Hence when the advocates of innovation quote such words as those of the Psalmist, “Praise the Lord with the harp,” &c., these shallow reasoners are reminded that the same sort of plea would draw back human priest and bloody sacrifices into our Christian churches. For these Psalms exclaim, with the same emphasis, “Bind our sacrifice with cords, even unto the horns of the altar.” Why do not our Christian aesthetics feel equally authorized and bound to build altars in front of their pulpits, and to drag the struggling lambs up their nicely carpeted aisles, and have their throats cut there for the edification of the refined audience? “Oh, the sacrifices, being types and peculiar to the temple service, were necessarily abolished by the coming of the Antitype.” Very good. So were the horns, cymbals, harps and organs only peculiar to the temple-service, a part of its types, and so necessarily abolished when the temple was removed.

If any addition can be made to this perfectly compact argument, it is contained in this suggestion of an undoubted historical truth: that the temple-worship had a national theocratic quality about it, which cannot now be realized in Christ’s purely spiritual kingdom. Israel was both a commonwealth and a church. Her political government was a theocracy. Her human king was the viceroy representing on earth her true sovereign, God. hence, in the special acts of worship in the temple, in which the high priest, Messiah’s type, and the king, God’s viceroy, combined, they represented the State Church, the collective nation in a national act of homage. This species of worship could not lawfully exist except at one place; only one set of officials could celebrate it. It was representatively the nation’s act. It is to be noted that , when at last musical instruments were attached to those national acts of homage to Israel’s political king, Jehovah, it was not by the authority or intervention of the high priest, the religious head of the nation, but by that of the political viceroy. David’s horns, harps and organs were therefore the appointed instruments of the national acts of homage to Jehovah. The church now is not a nation, but purely a spiritual kingdom, which is not of this world. Hence there is no longer room in her worship for the horns, harps and organs, any more than for swords and stonings in her government, or human kings and high priest in her institutions.

Let the true inference from this partial use of instruments of music in the typical, national worship be fairly and perspicuously stated. It is but this: since God saw fit to ordain such an adjunct to divine worship for a special object, it proves the use of it not to be sin per se, like lying or theft, for a holy God would not ordain an unholy expedient for any object, however temporary. The same argument shows that incense, show-bread and bloody sacrifices in worship cannot be sin per se. But how far short is this admission from justifying the use of any of them in worship now? Just here is the pitiable confusion of thought. It is not enough for the advocate of a given member of the church’s cultus to show that it is not essentially criminal. He must show that god ordained it positively for our dispensation.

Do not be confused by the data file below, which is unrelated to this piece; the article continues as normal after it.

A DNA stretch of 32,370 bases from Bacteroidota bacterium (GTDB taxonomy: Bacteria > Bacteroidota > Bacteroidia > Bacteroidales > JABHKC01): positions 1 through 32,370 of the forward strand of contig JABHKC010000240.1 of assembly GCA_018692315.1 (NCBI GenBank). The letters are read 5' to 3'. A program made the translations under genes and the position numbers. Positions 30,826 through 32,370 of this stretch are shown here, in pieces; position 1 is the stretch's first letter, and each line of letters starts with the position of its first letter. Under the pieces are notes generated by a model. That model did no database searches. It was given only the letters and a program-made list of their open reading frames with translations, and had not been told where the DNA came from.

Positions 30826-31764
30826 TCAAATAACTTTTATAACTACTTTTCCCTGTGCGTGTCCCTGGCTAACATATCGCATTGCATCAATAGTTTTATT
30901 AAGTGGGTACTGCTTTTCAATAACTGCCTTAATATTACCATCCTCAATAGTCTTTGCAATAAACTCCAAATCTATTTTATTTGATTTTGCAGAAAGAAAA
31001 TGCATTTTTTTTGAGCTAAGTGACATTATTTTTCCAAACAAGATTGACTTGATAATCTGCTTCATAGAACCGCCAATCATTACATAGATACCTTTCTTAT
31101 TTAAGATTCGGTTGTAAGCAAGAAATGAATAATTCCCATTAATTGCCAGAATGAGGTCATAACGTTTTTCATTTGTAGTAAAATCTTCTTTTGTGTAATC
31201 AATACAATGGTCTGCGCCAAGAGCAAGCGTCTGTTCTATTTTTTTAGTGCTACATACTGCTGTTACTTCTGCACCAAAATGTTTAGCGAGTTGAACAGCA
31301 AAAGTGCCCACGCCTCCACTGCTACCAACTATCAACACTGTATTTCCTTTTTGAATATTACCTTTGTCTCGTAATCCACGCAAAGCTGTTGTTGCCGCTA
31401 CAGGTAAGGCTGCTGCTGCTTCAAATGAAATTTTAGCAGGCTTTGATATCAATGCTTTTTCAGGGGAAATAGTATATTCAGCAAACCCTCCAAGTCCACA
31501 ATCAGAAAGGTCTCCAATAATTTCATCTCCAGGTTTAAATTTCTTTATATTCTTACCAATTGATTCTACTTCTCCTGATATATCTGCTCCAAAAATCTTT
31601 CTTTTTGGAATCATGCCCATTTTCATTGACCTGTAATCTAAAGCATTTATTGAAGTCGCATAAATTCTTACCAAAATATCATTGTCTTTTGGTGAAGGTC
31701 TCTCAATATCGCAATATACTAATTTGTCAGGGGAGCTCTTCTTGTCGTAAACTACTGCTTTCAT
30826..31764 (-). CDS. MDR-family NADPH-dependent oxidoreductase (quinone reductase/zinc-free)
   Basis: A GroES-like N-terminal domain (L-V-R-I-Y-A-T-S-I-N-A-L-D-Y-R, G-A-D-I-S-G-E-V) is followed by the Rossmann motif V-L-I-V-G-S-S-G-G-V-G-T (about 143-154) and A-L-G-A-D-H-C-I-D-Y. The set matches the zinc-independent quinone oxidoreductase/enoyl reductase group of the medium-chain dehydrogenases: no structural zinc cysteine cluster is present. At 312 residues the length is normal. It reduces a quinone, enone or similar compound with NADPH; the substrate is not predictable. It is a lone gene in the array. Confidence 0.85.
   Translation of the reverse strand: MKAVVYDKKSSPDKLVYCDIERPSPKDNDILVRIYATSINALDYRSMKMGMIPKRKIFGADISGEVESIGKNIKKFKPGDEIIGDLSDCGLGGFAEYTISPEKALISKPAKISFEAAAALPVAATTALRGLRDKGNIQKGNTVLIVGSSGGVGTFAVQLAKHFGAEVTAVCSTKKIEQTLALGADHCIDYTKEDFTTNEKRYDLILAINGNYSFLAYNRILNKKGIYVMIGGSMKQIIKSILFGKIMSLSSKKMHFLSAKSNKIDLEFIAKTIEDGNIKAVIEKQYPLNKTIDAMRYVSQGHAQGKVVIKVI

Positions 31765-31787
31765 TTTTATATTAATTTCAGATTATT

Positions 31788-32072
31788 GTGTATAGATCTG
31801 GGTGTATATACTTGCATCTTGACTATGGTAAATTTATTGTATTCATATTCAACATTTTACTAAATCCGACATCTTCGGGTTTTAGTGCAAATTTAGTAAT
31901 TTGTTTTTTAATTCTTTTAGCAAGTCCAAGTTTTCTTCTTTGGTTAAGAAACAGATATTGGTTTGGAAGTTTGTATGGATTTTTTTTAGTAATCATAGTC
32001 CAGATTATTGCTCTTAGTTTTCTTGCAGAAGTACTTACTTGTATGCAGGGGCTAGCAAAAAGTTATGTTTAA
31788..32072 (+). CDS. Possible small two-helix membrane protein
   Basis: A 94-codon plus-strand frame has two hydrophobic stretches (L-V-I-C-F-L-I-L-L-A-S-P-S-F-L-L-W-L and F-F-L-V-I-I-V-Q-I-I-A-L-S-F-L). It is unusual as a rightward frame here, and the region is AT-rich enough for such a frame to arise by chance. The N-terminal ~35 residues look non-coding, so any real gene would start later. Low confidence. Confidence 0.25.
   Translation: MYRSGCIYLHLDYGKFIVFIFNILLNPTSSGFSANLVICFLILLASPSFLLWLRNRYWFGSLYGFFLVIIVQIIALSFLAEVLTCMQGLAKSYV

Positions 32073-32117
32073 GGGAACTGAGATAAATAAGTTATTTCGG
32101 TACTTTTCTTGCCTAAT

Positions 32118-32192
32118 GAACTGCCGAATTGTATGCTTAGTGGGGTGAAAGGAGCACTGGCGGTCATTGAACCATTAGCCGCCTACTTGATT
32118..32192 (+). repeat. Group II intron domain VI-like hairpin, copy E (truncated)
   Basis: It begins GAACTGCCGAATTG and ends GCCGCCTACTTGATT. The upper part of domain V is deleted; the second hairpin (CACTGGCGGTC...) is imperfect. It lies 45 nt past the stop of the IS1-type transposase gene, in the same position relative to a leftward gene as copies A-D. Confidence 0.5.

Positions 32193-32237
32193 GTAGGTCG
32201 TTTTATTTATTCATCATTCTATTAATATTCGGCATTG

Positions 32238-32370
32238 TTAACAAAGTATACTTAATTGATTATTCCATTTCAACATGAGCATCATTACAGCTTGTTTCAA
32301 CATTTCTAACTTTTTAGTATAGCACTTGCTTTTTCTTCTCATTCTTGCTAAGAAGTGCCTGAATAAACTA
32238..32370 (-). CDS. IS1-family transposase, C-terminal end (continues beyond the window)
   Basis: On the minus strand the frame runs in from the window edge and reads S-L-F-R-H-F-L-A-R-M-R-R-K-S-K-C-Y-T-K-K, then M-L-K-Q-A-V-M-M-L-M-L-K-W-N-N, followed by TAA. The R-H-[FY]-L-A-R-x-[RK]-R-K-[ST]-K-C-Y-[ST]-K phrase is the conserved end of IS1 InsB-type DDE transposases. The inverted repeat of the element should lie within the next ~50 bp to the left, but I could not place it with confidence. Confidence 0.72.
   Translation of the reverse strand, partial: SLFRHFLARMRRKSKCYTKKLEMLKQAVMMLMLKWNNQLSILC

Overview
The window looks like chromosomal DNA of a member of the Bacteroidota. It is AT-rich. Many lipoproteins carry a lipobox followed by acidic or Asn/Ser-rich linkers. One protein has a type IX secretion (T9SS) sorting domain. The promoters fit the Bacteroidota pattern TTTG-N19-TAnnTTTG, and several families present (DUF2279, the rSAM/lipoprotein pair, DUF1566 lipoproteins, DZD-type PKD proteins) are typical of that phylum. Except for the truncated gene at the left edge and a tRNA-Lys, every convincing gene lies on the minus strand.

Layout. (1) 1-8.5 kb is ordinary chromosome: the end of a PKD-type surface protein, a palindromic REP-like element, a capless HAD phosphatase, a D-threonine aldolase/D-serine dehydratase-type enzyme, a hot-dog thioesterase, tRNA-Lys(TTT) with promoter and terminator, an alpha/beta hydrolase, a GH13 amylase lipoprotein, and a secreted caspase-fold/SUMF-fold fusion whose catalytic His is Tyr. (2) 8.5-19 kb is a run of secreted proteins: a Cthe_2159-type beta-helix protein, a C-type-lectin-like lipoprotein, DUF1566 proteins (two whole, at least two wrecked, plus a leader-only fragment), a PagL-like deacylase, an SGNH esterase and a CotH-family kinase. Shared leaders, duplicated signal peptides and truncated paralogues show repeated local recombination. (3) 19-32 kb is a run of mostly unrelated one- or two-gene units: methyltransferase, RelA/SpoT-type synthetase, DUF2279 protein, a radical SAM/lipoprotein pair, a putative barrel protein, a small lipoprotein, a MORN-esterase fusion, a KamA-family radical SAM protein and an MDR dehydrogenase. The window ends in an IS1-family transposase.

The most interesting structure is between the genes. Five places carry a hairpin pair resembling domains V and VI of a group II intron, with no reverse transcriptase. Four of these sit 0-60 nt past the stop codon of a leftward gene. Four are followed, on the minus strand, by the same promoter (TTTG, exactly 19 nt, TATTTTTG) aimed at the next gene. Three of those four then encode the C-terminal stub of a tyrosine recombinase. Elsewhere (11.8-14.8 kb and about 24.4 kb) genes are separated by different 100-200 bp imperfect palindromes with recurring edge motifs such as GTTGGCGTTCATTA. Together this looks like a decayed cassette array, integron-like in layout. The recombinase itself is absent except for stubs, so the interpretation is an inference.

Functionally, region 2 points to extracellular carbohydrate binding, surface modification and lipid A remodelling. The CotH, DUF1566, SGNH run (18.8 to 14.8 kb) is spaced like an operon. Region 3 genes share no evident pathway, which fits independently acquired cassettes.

Dr. Girardeau’s opponents stubbornly forget that the burthen of proof rests on them; he is not bound to prove that these instruments are per se criminal, or that they are mischievous or dangerous, although he is abundantly able to prove the latter. It is they who must prove affirmatively that god has appointed and required their use in his New Testament worship, or they are transgressors. Doubtless the objection in every opponent’s mind is this: That, after all, Dr. Girardeau is making a conscientious point on too trivial and non-essential a matter. I am not surprised to meet this impression in the popular mind, aware as I am that this age of universal education is really a very ignorant one. But it is a matter of grief to find ministers so oblivious of the first lessons of their church history. They seem totally blind to the historical fact that it was just thus every damnable corruption which has cursed the church took its beginning; in the addition to the modes of worship ordained by Christ for the new dispensation, of human devices, which seemed ever so pretty an appropriate, made by the best of men and women and ministers with the very best of motives, and borrowed mostly from the temple cultus of the Jews. Thus came vestments, pictures in churches, incense, the observance of the martyrs’ anniversary days—in a word, that whole apparatus of will-worship and superstition which bloomed into popery and idolatry. “Why, all these pretty inventions were innocent. The very best of people used them. They were so appropriate, so aesthetic! Where could the harm be?” history answers the question: They disobeyed God and introduced popery,—a result quite unforeseen by the good souls who began the mischief! Yes, but those who have begun the parallel mischief in our Presbyterian Church cannot plead the same excuse, for they are forewarned by a tremendous history, and prefer Mrs. Grundy’s taste to the convincing light of experience.

That a denomination, professing like ours to be anti-prelatic and anti-ritualistic, should throw down the bulwarks of their argument against these errors by this recent innovation appears little short of lunacy. Prelatists undertake every step of the argument which these Presbyterians use for their organ, and advance them in a parallel manner to defend the re-introduction of the Passover or Easter, of Whitsuntide, of human priests and priestly vestments, and of chrism, into the gospel church. “God’s appointment of them in the old Dispensation proves them to be innocent. Christians have a right to add to the cultus ordained for the New Testament whatever they think appropriate, provided it is innocent; and especially are such additions lawful if borrowed from the Old Dispensation.” I should like to see the Presbyterian who has refuted Dr. Girardeau in argument meet a prelatist, who justifies these other additions by that Presbyterian’s own logic. Would not his consistency be something like that pictured by the old proverb of “Satan reproving sin”? Again, if the New Testament church has priests, these priests must have sacrifice. Thus, consistency will finally lead that Presbyterian to the real corporeal presence and the mass.